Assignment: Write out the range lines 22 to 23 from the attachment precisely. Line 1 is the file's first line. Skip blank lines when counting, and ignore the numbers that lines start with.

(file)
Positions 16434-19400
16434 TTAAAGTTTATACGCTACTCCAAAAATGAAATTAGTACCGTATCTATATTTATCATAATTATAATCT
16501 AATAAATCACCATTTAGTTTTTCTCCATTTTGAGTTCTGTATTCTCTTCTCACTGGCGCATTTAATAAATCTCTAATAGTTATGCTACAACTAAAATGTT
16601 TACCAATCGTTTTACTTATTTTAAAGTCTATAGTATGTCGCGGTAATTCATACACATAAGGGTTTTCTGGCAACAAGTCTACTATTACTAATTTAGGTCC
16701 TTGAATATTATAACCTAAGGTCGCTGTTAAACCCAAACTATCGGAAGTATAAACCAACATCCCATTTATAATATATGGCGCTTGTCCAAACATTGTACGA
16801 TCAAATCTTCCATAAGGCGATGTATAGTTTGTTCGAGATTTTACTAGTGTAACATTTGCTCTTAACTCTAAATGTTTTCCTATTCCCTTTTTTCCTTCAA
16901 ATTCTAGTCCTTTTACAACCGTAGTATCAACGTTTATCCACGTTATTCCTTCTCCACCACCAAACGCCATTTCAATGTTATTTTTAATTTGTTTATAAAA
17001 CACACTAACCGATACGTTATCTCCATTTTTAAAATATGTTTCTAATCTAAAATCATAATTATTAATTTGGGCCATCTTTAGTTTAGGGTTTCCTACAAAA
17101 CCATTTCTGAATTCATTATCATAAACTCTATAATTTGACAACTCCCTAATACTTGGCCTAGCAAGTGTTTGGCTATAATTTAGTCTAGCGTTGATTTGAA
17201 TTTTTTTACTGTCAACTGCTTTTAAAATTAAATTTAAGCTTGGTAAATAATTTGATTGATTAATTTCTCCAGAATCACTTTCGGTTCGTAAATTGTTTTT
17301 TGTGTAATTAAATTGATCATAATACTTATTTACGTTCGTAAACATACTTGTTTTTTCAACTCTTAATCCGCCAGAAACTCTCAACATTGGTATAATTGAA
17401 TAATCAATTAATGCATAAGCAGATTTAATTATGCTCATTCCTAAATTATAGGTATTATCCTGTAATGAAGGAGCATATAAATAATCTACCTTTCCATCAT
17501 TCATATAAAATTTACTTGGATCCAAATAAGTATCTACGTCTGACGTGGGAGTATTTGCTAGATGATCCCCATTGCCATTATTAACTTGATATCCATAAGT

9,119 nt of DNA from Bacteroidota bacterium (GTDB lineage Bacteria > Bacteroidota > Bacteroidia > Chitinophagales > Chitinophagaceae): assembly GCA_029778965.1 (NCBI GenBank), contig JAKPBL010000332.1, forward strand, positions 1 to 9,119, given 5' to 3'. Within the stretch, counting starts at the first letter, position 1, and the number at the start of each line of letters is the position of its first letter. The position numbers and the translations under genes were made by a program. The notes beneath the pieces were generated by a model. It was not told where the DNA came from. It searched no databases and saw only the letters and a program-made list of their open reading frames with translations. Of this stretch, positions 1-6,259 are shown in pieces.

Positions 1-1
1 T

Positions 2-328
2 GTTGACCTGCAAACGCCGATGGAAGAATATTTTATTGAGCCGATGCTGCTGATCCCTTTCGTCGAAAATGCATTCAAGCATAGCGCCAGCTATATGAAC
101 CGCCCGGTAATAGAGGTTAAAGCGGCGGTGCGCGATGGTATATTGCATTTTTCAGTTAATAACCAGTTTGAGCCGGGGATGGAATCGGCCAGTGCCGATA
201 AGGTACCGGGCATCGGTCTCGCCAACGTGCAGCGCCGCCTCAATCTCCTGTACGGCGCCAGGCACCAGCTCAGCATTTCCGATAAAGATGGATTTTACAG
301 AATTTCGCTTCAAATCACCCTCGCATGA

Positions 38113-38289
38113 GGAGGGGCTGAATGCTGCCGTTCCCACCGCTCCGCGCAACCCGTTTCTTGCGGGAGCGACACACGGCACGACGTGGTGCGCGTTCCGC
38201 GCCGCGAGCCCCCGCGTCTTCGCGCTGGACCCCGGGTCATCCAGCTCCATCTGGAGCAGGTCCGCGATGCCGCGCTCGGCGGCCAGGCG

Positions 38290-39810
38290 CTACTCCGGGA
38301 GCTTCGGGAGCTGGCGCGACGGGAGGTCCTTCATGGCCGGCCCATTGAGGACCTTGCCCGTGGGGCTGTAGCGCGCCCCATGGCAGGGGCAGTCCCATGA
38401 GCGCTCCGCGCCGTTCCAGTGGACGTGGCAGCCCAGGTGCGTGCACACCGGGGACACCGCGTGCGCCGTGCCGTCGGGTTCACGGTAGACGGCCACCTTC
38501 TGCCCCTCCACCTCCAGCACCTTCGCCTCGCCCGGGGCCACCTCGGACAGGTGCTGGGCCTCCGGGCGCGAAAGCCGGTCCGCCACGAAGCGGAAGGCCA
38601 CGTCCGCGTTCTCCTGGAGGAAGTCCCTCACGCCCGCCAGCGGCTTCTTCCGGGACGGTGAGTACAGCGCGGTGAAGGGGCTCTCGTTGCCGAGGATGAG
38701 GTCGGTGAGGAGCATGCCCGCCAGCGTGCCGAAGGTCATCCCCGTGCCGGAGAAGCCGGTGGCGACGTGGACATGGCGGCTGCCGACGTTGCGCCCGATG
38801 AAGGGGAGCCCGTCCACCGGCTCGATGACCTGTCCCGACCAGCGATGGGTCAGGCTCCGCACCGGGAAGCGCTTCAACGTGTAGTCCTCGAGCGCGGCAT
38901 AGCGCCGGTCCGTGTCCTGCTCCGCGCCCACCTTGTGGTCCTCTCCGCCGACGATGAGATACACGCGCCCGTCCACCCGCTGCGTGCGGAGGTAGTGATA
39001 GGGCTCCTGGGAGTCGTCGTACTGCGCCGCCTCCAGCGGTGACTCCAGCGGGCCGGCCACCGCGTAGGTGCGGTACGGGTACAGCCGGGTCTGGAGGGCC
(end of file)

Positions 38113-38289
38113 GGAGGGGCTGAATGCTGCCGTTCCCACCGCTCCGCGCAACCCGTTTCTTGCGGGAGCGACACACGGCACGACGTGGTGCGCGTTCCGC